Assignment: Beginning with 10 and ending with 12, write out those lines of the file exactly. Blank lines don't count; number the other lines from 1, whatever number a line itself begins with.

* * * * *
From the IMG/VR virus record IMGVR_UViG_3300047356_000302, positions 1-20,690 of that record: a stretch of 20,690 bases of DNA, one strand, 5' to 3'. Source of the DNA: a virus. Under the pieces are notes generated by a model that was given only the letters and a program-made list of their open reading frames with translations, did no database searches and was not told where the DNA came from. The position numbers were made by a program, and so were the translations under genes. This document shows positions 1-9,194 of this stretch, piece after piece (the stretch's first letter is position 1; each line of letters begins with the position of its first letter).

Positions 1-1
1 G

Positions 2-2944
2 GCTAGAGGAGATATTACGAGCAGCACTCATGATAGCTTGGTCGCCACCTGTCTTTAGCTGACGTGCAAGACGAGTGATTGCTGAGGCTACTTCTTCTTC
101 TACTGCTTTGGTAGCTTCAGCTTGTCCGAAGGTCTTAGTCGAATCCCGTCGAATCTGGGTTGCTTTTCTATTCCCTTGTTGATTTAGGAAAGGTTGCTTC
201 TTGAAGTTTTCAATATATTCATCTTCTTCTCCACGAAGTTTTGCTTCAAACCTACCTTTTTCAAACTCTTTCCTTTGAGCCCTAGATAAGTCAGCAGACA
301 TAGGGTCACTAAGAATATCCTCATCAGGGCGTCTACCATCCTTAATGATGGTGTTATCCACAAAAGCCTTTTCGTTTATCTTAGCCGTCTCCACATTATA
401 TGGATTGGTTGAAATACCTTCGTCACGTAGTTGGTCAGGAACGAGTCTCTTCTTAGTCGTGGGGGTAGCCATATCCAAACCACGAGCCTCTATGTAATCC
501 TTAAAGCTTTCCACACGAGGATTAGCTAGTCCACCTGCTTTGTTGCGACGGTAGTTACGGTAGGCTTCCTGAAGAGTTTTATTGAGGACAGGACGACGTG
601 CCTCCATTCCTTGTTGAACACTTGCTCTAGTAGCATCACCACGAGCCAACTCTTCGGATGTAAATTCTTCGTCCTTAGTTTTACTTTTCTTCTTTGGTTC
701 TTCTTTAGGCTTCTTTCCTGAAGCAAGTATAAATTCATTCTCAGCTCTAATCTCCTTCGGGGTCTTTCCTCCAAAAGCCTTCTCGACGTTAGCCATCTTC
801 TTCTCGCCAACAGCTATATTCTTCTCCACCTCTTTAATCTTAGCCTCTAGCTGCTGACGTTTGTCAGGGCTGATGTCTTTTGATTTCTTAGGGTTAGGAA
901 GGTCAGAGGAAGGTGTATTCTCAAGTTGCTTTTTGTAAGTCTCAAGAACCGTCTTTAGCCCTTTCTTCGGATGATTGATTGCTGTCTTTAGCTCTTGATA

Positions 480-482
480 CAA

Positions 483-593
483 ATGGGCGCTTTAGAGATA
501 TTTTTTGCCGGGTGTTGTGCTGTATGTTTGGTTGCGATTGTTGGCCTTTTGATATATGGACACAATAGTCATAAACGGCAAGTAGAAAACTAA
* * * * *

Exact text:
501 TTAAAGCTTTCCACACGAGGATTAGCTAGTCCACCTGCTTTGTTGCGACGGTAGTTACGGTAGGCTTCCTGAAGAGTTTTATTGAGGACAGGACGACGTG
601 CCTCCATTCCTTGTTGAACACTTGCTCTAGTAGCATCACCACGAGCCAACTCTTCGGATGTAAATTCTTCGTCCTTAGTTTTACTTTTCTTCTTTGGTTC
701 TTCTTTAGGCTTCTTTCCTGAAGCAAGTATAAATTCATTCTCAGCTCTAATCTCCTTCGGGGTCTTTCCTCCAAAAGCCTTCTCGACGTTAGCCATCTTC